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WHILE WE'RE AT IT, LET'S NUKE GREENLAND For seven airmen in [...]


Las Vegas, Nevada
via The Full Circle Project
WHILE WE'RE AT IT, LET'S NUKE GREENLAND

For seven airmen in 1968, the frigid climate of Thule, Greenland, became too much to bear. What resulted was one of the most deleterious nuclear accidents in history.

The cockpit of HOBO 28 ― a B-52G carrying four live thermonuclear weapons ― was freezing. So cold, in fact, third pilot Major Alfred D’Mario unlocked a conduit leading from the engine that would take the chill off things. Instead of creating more tolerable flying conditions, the compartment became overheated, as four stowed seat cushions caught flame. Upon uncovering the fire’s source, the plane’s navigator unsuccessfully attempted to extinguish the blaze.

Let’s stop for a minute and ponder the insanity of this scenario. Live hydrogen bombs are less stable than celebrity weddings. Why are these potential cataclysms being flown above the planet?

Six hours into the mission ― roughly 90 miles from Thule Air Base ― Captain John Haug radioed air traffic control, notifying them of the situation. After exhausting all on board fire extinguishers, smoke filled the cabin to the point the airmen could barely see their instruments, much less read them. Around that time, the plane’s electrical power ceased.

Another interjection to the military: “Thanks for playing Affirm You’re a Lunatic! Congratulations! You’ve Won!”

With no way to land, except for a powerless glide onto treacherous ice, Haug prepared to abandon the craft. Being so far from an outpost, the airplane was surrounded by blackness. It wasn’t until several excruciating minutes later pilot D’Mario announced they were over the illuminations of Thule Air Base.

Six of the crew abandoned the aircraft. Copilot Leonard Svitenko ― who had no access to an ejection seat ― was killed whilst attempting to exit the plane via a hatch in the fuselage.

While Haug and D’Mario landed inside the confines of the military facility, three other crew members were rescued within one and a half miles of the base.

Captain Curtis R. Criss was discovered by dog teams roughly 21 hours later, in -23 degree Fahrenheit temperatures. Having suffered hypothermia atop an ice floe, the officer had only been able to survive due to his parachute, which he’d wrapped around himself for heat.

Upon abandonment, the plane became a toxic ghost ship ― nuclear cargo aboard without a crew. Hurtling forth at speeds exceeding 500 miles per hour, the craft descended and exploded into the ice of North Star Bay, at least seven miles beyond Thule Air Base.

The resultant fireball was the ultimate dirty bomb ― a radioactive munition combined with traditional explosives ― as the conventional propellants within all four weapons detonated. Fortunately, no fissile discharges were triggered, and the blasts weren’t intense enough to initiate a critical reaction.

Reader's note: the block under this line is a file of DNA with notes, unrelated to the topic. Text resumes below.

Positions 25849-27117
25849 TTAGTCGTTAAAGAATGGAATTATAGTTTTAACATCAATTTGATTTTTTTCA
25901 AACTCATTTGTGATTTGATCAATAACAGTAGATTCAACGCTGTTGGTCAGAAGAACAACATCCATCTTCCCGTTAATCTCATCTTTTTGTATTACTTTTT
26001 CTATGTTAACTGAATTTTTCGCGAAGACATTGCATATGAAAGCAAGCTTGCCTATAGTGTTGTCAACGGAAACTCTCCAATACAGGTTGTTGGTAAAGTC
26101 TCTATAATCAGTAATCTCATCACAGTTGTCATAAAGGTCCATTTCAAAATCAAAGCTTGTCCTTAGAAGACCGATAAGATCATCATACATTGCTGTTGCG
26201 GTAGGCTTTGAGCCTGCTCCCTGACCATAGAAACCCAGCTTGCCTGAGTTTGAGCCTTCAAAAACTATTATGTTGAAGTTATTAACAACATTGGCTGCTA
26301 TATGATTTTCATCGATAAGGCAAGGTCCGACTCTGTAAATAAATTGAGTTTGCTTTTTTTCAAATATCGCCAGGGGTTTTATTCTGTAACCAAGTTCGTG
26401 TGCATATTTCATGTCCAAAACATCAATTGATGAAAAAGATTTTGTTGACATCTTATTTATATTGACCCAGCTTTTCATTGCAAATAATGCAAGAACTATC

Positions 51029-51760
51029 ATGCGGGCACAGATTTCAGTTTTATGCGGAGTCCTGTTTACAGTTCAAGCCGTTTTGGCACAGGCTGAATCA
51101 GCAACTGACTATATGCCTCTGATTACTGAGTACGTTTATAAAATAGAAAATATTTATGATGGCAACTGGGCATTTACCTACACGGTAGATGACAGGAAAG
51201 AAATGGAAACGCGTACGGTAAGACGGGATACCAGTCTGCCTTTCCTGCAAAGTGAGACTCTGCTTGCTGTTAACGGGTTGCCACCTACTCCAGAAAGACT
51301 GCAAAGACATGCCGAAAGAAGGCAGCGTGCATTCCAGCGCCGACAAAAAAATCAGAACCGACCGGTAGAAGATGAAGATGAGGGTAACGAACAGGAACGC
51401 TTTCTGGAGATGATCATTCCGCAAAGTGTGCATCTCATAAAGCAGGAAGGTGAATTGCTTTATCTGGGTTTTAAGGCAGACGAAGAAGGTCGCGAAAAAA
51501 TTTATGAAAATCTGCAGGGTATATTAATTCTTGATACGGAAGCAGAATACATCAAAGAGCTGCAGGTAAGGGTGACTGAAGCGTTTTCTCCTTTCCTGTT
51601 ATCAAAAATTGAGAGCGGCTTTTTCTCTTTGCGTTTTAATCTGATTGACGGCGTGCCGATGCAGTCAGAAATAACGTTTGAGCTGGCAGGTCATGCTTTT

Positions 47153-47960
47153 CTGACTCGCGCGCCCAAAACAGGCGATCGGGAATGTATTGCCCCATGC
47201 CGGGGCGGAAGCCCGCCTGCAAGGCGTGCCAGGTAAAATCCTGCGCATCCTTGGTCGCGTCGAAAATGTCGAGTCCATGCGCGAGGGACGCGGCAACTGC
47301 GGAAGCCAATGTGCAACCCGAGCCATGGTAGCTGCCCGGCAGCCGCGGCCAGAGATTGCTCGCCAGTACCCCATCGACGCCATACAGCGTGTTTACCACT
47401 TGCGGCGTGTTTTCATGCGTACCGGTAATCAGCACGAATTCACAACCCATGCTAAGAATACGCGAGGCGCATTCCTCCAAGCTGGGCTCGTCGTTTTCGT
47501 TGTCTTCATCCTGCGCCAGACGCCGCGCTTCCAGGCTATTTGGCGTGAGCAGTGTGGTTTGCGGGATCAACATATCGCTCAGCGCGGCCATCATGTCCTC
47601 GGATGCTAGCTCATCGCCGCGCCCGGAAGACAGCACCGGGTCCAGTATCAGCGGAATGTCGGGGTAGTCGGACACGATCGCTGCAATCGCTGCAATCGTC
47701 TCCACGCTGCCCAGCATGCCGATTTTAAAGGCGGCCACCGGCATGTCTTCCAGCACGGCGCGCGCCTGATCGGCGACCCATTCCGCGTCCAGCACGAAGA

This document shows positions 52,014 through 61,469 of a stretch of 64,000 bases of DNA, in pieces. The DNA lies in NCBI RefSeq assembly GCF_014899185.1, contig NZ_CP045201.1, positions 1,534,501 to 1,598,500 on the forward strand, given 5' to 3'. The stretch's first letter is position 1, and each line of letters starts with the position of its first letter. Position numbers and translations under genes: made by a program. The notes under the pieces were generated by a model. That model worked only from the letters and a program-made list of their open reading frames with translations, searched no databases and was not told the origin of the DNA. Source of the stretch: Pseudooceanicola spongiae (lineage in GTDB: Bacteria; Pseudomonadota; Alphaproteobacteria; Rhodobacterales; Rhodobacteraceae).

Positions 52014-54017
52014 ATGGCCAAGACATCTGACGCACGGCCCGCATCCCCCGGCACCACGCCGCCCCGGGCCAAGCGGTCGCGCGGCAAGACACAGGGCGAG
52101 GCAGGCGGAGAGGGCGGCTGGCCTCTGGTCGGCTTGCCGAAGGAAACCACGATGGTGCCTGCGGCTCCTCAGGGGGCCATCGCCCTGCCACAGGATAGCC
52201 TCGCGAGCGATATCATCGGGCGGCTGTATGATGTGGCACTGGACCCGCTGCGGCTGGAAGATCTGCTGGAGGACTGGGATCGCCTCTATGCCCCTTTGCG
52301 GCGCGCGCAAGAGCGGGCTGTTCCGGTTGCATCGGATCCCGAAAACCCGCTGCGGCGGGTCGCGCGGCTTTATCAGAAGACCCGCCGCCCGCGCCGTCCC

The temperature of the resulting fire, due to 225,000 pounds of airplane fuel, melted a sizable hole through the ground ― which consisted of solid ice. As a result, debris and whatever was left of the bombs, sunk to the floor of the ocean below. A 2,200 foot swatch of ice was stained black by aviation fuel and highly radioactive discharge, including americium, plutonium, tritium and uranium.

From this catastrophe, Project Crested Ice ― a cleanup operation as efficacious as opening a snowplow business in Miami, Florida ― was born. Conversationally designated Dr. Freezelove, this mitigatory undertaking was a race against time. With spring imminent, portions of ice mass would melt, resulting in radioactive areas sinking, thus contaminating the oceans.

What was known as the “zero line” demarcated a one by three mile expanse where Geiger counters were picking up high levels of alpha radiation. With temperatures averaging -40 degrees Fahrenheit, and 90 mile per hour winds, workers toiled in continuous darkness, save for the generator lights of a makeshift compound.

In the end, approximately 700 soldiers labored for nine months to assuage the cataclysm, and prevent greater catastrophe. Often, these frigid souls worked with insufficient protection from the deadly contaminant they were handling.

One of the secondaries ― the main destructive force of the bombs ― remains lost to this day. Although Strategic Air Command (SAC) asserted all four weapons had been accounted for, it was later determined the armed forces lied to the media. Such was an aberrant occasion in the same way the sunrise has been a serious shocker for the past 6,000 years.

An ensuing SAC report predicated:

"An analysis by the AEC (Atomic Energy Commission) of the recovered secondary components indicated recovery of 85% of the uranium and 94%, by weight, of three secondaries. No parts of the fourth secondary have been identified."

In plain English, the baddest part of one of the bombs was never found, and had most likely melted through the ice.

Ain’t nothin’ like a huge ball of radioactivity restin’ on the ocean floor to contaminate sea life, and hence seafood, for hundreds of thousands of years. Military intelligence? Sounds like an oxymoron to me.

Sushi, anyone?


Sources:

Books:

Moran, Barbara. (2009). The Day We Lost the H-Bomb: Cold War, Hot Nukes, and the Worst Nuclear Weapons Disaster in History. Presidio Press/Ballantine Books. ISBN: 0891419047

Online Movies:

Footage from Project Crested Ice:

https://youtube.com/watch/…

— Hugh Mungus
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